These prominent, influential and respected individuals provide guidance and counsel to CGS regarding our pursuit of global citizenship, a democratized and empowered United Nations, and enduring world peace through enforceable world law.
Meet Our National Advisory Council
Benjamin Ferencz was an investigator of Nazi war crimes after World War II and served as chief prosecutor in the Einsatzgruppen Trial, one of the 12 Nuremberg Trials. All of the 22 defendants were convicted. Ferencz later became a leading advocate of the International Criminal Court, publishing several books on the subject. Since the establishment of the ICC, he has campaigned for full U.S. participation without reservations. In 1988, while working as an adjunct professor of international law at Pace University, Ferencz co-authored “PlanetHood: The Key to Your Future,” which calls for a system of international law including a global congress.
Randy Kehler is a pacifist activist who served 22 months in prison for returning his draft card in 1969 and refusing to seek exemption as a conscientious objector, seeing that as a form of cooperation with the Vietnam war effort. He played a key role in persuading Daniel Ellsberg to release the Pentagon Papers, and later served as executive director of the National Nuclear Weapons Freeze Campaign. Kehler and his wife Betsy Corner refused to pay taxes for military expenditures, resulting in the federal seizure of their Massachusetts home in 1989. They continue to withhold their federal income taxes.
Andrea Cousins is a psychologist and psychoanalyst who has practiced for more than 30 years. She has a doctorate in anthropology from Harvard University and a doctor of psychology degree from the Massachusetts School of Professional Psychology. Her father, journalist and peace activist Norman Cousins, served as president of the World Federalist Association and chairman of the Committee for Sane Nuclear Policy, and was honored with recognitions including the United Nations Peace Medal.
James T. Ranney is an adjunct professor of international law at Widener Law School. He co-founded the Jeannette Rankin Peace Center in Missoula, Montana, and served as a legal consultant to the United Nations International Criminal Tribunal for the Former Yugoslavia. He has written extensively on the abolition of nuclear weapons and the establishment of international dispute resolution mechanisms, most notably in 2017’s “World Peace Through Law: Replacing War with the Global Rule of Law.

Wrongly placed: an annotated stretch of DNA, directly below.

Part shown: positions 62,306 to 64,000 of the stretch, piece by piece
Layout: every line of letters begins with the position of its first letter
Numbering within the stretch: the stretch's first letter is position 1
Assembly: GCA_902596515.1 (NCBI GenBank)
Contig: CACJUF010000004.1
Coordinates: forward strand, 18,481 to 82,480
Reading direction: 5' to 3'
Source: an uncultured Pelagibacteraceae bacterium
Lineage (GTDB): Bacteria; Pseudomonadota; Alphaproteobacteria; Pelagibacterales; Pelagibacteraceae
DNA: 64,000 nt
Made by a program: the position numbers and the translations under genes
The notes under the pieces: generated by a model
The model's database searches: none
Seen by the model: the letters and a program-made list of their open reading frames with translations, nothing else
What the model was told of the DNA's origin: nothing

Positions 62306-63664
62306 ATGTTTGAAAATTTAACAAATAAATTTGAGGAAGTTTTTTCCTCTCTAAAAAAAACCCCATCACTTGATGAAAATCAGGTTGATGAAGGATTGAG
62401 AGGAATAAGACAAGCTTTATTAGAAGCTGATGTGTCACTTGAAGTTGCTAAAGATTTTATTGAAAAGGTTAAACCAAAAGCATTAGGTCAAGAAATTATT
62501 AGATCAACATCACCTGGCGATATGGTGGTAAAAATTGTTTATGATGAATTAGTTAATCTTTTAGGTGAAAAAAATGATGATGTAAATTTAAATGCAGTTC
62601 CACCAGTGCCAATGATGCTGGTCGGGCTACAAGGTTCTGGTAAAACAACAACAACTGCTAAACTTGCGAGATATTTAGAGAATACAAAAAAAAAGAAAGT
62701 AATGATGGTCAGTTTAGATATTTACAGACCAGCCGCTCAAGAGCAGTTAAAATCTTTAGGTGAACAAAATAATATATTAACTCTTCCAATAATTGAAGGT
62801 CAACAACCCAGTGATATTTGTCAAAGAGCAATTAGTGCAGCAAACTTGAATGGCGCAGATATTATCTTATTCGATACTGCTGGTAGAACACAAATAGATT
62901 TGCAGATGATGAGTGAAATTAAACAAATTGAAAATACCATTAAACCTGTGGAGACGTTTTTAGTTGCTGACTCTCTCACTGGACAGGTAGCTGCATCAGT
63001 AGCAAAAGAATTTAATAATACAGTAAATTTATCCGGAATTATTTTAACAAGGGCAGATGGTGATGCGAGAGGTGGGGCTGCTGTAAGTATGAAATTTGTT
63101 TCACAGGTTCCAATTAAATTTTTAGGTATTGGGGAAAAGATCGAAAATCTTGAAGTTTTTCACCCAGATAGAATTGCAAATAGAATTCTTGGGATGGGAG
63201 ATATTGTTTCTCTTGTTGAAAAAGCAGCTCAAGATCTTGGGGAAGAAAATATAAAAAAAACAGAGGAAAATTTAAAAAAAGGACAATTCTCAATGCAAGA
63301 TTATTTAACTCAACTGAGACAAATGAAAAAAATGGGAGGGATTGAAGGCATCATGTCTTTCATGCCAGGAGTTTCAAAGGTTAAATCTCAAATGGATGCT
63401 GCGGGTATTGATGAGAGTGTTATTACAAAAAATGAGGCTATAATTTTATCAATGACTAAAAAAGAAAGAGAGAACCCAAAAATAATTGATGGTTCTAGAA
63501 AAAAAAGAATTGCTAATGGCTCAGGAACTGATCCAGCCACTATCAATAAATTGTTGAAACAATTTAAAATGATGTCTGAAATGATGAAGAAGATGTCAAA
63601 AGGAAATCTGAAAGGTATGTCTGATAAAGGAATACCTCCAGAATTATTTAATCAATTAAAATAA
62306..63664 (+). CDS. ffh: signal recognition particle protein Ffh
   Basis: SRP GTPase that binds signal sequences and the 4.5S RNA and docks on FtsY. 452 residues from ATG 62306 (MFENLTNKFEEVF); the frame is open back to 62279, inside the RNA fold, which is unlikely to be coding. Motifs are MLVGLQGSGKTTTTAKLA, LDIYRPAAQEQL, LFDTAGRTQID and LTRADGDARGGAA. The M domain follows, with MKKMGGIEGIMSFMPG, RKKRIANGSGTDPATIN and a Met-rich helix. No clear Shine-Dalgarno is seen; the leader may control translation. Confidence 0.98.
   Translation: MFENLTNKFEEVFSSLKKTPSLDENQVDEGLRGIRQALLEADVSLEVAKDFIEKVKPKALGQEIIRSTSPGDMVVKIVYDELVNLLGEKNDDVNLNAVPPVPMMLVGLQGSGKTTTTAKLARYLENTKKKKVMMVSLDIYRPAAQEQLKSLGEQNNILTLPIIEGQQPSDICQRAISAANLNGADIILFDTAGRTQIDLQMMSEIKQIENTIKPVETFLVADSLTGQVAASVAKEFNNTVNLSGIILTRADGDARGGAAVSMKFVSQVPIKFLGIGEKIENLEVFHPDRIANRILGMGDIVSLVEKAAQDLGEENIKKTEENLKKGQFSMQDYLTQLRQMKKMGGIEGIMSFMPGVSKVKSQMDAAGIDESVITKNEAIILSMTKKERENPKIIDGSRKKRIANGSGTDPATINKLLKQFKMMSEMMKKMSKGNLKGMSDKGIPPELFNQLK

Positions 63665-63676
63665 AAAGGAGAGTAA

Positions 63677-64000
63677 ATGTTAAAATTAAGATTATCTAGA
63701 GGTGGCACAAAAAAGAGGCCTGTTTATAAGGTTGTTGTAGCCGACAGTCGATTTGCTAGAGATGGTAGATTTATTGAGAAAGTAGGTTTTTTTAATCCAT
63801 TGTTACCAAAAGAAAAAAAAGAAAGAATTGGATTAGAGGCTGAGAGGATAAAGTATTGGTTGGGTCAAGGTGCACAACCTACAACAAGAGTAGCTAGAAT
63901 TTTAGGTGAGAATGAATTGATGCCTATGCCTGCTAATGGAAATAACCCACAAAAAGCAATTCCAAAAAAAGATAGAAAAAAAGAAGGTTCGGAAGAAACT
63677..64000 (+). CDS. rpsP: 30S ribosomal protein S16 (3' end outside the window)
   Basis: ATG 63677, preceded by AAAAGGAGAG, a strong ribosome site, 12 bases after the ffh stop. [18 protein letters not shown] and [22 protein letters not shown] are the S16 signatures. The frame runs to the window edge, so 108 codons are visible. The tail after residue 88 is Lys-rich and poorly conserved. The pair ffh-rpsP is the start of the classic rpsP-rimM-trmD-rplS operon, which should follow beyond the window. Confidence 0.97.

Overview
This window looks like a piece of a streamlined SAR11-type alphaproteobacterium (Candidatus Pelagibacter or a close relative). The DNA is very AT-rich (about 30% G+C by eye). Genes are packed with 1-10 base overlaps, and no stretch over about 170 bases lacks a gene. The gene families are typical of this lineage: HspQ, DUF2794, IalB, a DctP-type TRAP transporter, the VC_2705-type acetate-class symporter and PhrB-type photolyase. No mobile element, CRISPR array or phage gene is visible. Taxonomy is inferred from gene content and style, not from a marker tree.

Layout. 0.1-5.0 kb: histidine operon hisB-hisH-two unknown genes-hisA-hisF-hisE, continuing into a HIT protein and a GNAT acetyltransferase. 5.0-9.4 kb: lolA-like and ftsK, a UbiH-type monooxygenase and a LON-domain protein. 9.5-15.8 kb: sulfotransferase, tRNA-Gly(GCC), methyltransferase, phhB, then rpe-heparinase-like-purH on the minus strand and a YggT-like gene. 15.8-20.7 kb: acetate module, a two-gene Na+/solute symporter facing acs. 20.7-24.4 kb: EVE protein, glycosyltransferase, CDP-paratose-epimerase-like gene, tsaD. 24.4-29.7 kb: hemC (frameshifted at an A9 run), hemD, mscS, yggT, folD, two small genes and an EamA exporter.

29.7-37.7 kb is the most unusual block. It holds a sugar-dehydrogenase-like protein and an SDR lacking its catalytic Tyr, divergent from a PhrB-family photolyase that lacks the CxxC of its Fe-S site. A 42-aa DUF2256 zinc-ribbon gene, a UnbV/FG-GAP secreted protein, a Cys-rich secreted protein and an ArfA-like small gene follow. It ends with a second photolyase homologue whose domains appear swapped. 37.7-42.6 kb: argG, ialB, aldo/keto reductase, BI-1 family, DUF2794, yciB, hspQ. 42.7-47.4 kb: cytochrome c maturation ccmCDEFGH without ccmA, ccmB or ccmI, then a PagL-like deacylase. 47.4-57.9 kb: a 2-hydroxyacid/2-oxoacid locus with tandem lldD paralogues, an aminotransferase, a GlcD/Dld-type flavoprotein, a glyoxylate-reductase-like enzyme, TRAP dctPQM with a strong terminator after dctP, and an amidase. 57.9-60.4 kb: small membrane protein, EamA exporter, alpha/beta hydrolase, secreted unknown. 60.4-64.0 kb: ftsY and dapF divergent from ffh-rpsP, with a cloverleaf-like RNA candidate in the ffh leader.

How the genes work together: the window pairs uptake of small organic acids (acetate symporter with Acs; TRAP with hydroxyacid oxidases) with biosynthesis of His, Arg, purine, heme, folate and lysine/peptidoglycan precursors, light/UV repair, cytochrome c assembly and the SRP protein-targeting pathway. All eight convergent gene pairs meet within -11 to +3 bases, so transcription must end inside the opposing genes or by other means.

Mark Ritchie is president of Global Minnesota, a nonprofit, nonpartisan organization devoted to advancing international understanding and engagement. A graduate of the Humphrey School of Public Affairs and Iowa State University, he served as Minnesota’s Secretary of State from 2007 to 2015. Since leaving elected public service Mark has led the public-private partnership working to bring the 2027 World Expo to Minnesota and he has served on the board of directors for LifeSource, Communicating for America, U.S. Vote Foundation, and Expo USA. Mark also is a national advisory board member of the federal Election Assistance Commission and Mothers Against Drunk Driving (MADD) Minnesota. Mark is the appointed Civilian Aide to the Secretary of the Army, representing Minnesota.
Leila Sadat is the James Carr Professor of International Criminal Law at Washington University School of Law and the Director of the Whitney R. Harris World Law Institute. She is an internationally recognized expert on the International Criminal Court (ICC) and serves as Special Advisor on Crimes Against Humanity to Chief Prosecutor Fatou Bensouda of the ICC. Professor Sadat is also the director of the Crimes Against Humanity Initiative, a multi-year project to study the problem of crimes against humanity and draft a comprehensive convention addressing their punishment and prevention. She is a former member of the U.S. Commission on International Religious Freedom; served as the Alexis de Tocqueville Distinguished Fulbright Chair at the University of Cergy-Pontoise in Paris, France; and is the author of several well-respected books.
William Pace was the founding Convenor of the Coalition for an International Criminal Court (ICC) and a co-founder of the International Coalition for the Responsibility to Protect. Pace has been engaged in international justice, rule of law, environmental law, and human rights for four decades, serving as executive director of the World Federalist Movement-Institute for Global Policy, secretary-general of the Hague Appeal for Peace, director of the Center for the Development of International Law, and director of Section Relations of the Concerts for Human Rights Foundation at Amnesty International, among other roles. He is the recipient of the William J. Butler Human Rights Medal from the Urban Morgan Institute for Human Rights and was nominated for the Nobel Peace Prize for his work on the ICC.
John Stowe is the Roman Catholic bishop of the Diocese of Lexington, Kentucky. He is a member of the Order of Friars Minor Conventual, a mendicant religious order founded by Francis of Assisi. In 2015, Pope Francis appointed Stowe bishop of the Diocese of Lexington. He is the Episcopal President of the U.S. board of Pax Christi, an international Catholic Christian peace movement with a focus on human rights, disarmament, nonviolence, and related issues.
Former National Advisory Council Members
Author (fiction and non-fiction), Biochemist
Oscar Hammerstein II
Librettist, Theatrical Producer, Theatre Director
Geographer, Author, Professor
Senator, Statesman, Civil Rights Attorney, Author
Nobel Laureate, Novelist, Journalist